Sciatica is the pain that radiates from your lower back down the buttocks into your legs. It can also cause numbness, tingling, and weakness in your leg or foot.

The pain can range from a mild ache to sharp, severe pain that prevents people from doing things they usually do.

In a moment, I’ll tell you the five things to avoid when you have sciatica. But first, let’s get some facts, symptoms, and risk factors out of the way.

One Harvard research shows that as many as 40% of people will get sciatica during their life, and it becomes more frequent as you age.

Another report revealed that about 20 to 30% of people with acute sciatica have persisting problems after one or two years.

Common Symptoms of Sciatica

  • Hip pain
  • Lower back pain
  • Burning or tingling down your leg
  • Pain in your butt or leg that worsens when you sit
  • Weakness, numbness, or difficulty moving your leg or foot
  • A shooting pain down your leg that makes it difficult to stand up

Risk Factors of Sciatica

  • Age: The chances of developing sciatica[1] increases as we age. According to WebMD, most people who get sciatica are between 30 and 50 years old.
  • Weight: Being overweight can put pressure on your spine, which increases the risk of getting a herniated disk.
  • Diabetes.
  • Your daily activities or job: People who engage in lots of heavy lifting or prolonged sitting daily have a greater chance of damaging their disks.

Now, let’s move on.

5 Things To Avoid If You Have Sciatica

1. Don’t Sit For Longer Than 20 to 30 Minutes

If you have sciatica, it’s tempting to want to always relax because many people believe that would help them. But you should avoid sitting for longer than 20 minutes.

If your job requires long sitting hours, take a walk around after every 20 to 30 minutes. And avoiding bending forward when you return to your seat.

2. Don’t Relegate Yourself To Your Bed

Contrary to what many people believe, staying in bed for long hours doesn’t help sciatica. I mean, staying in bed feels like the right thing when it seems like you can’t do anything else, right?

But it’s advisable to get out of bed when you’ve been on bed rest for almost 48 hours because it is important to keep moving.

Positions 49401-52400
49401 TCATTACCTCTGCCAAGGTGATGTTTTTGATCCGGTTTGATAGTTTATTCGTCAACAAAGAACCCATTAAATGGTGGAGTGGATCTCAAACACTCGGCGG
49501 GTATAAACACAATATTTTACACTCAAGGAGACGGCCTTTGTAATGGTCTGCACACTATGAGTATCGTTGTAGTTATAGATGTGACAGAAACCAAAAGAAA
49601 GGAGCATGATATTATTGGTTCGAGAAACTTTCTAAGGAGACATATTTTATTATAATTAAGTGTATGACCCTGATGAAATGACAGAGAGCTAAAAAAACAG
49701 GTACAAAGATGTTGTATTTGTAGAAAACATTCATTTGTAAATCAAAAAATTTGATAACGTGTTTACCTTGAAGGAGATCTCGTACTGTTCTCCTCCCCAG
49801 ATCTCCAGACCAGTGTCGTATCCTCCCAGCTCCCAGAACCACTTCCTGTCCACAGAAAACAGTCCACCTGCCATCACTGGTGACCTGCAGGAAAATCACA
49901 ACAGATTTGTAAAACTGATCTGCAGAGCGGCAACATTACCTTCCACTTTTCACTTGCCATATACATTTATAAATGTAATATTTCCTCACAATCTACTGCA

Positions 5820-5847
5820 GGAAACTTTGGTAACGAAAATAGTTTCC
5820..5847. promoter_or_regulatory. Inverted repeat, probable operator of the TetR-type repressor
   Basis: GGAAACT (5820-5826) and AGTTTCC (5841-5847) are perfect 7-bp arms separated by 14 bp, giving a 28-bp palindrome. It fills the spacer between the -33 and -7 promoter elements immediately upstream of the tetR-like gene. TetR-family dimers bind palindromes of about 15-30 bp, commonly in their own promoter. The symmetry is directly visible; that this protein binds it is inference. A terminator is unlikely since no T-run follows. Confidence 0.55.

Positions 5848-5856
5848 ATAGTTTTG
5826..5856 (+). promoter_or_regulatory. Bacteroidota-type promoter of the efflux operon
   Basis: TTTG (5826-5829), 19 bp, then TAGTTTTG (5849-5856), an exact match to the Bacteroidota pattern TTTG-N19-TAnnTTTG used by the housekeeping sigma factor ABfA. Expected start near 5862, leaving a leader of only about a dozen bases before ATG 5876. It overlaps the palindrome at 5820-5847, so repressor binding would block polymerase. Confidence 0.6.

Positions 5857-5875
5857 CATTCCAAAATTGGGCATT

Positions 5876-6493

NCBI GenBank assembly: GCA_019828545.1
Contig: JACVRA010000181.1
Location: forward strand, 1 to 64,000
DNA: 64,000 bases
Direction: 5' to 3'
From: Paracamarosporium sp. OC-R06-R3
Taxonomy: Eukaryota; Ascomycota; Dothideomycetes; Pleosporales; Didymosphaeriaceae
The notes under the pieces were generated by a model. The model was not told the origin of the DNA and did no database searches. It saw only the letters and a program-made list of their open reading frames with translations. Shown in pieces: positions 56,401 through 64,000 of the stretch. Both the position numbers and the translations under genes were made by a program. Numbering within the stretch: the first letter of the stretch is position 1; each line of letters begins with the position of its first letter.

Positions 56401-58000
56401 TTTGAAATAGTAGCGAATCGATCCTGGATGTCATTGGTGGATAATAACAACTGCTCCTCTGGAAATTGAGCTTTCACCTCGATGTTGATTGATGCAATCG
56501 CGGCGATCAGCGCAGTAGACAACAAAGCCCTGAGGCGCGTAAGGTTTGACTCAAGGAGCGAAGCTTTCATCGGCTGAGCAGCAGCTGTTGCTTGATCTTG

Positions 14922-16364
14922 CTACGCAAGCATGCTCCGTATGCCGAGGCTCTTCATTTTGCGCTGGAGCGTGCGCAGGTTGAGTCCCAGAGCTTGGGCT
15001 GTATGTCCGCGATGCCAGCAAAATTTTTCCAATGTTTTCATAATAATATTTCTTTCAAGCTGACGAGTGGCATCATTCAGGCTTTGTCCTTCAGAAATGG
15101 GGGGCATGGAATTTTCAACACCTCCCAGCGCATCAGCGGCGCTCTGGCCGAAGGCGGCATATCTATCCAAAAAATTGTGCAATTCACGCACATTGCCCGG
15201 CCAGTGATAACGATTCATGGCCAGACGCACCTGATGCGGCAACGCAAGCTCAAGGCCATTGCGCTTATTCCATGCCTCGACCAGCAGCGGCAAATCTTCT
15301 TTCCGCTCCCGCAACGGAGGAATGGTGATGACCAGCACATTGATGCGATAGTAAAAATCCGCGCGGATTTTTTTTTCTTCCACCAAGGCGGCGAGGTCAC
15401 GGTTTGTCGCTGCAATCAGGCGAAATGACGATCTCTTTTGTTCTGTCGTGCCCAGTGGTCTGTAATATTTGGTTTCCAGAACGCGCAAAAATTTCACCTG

Bed rest for long hours can result in muscle spasms, stiffness, and loss of mobility. Staying active, on the other hand, will help you prevent stiff joints and improve your mobility.

3. Stay Away From Heavy Objects

As a sciatica patient, you should stay away from lifting heavy object especially if it’s over 15 pounds in weight. And if you must lift any object, keep it close to your body.

Practice safe-lifting. The UK’s National Health Service (NHS) put together a well-detailed explanation of safe-lifting tips here.

4. Reduce Long-Distance Car Trips If You Can

Frequent long-distance car trips may do your sciatica more harm than good. If you must go for a long ride, as much as possible, make sure you take frequent breaks by stopping and walking around to prevent sciatica pain from flaring up.

The reason for this is simple. Sitting for a long period puts your spine under much pressure, so it is important to stand up and walk around a little.

5. Avoid Inflammation Causing Foods

It is advisable to avoid inflammation-causing foods, such as sugars, trans fats, refined carbohydrates, and hydrogenated oils. Instead, you should follow a diet that contains more anti-inflammatory foods.

A diet rich in whole grains, natural foods, fruits, vegetables, nuts, fatty fish, soluble & insoluble fiber, and so on can help in reducing inflammation. This type of diet will help you reduce the occurrence of sciatica in the long term.

NOTE: Check with your physician before making extensive dietary changes.


Sciatica can stop you from enjoying your daily activities or living the life you deserve if you are not paying attention to it.

I have touched on five things to avoid if you have sciatica[2] in this article. Of course, there are more, but these five should do for a start.

You may find relief from sciatica by living a more active lifestyle, avoiding bad diets, smoking, and taking over-the-counter medications.

However, if you notice your pain is getting more severe, you should talk to your doctor.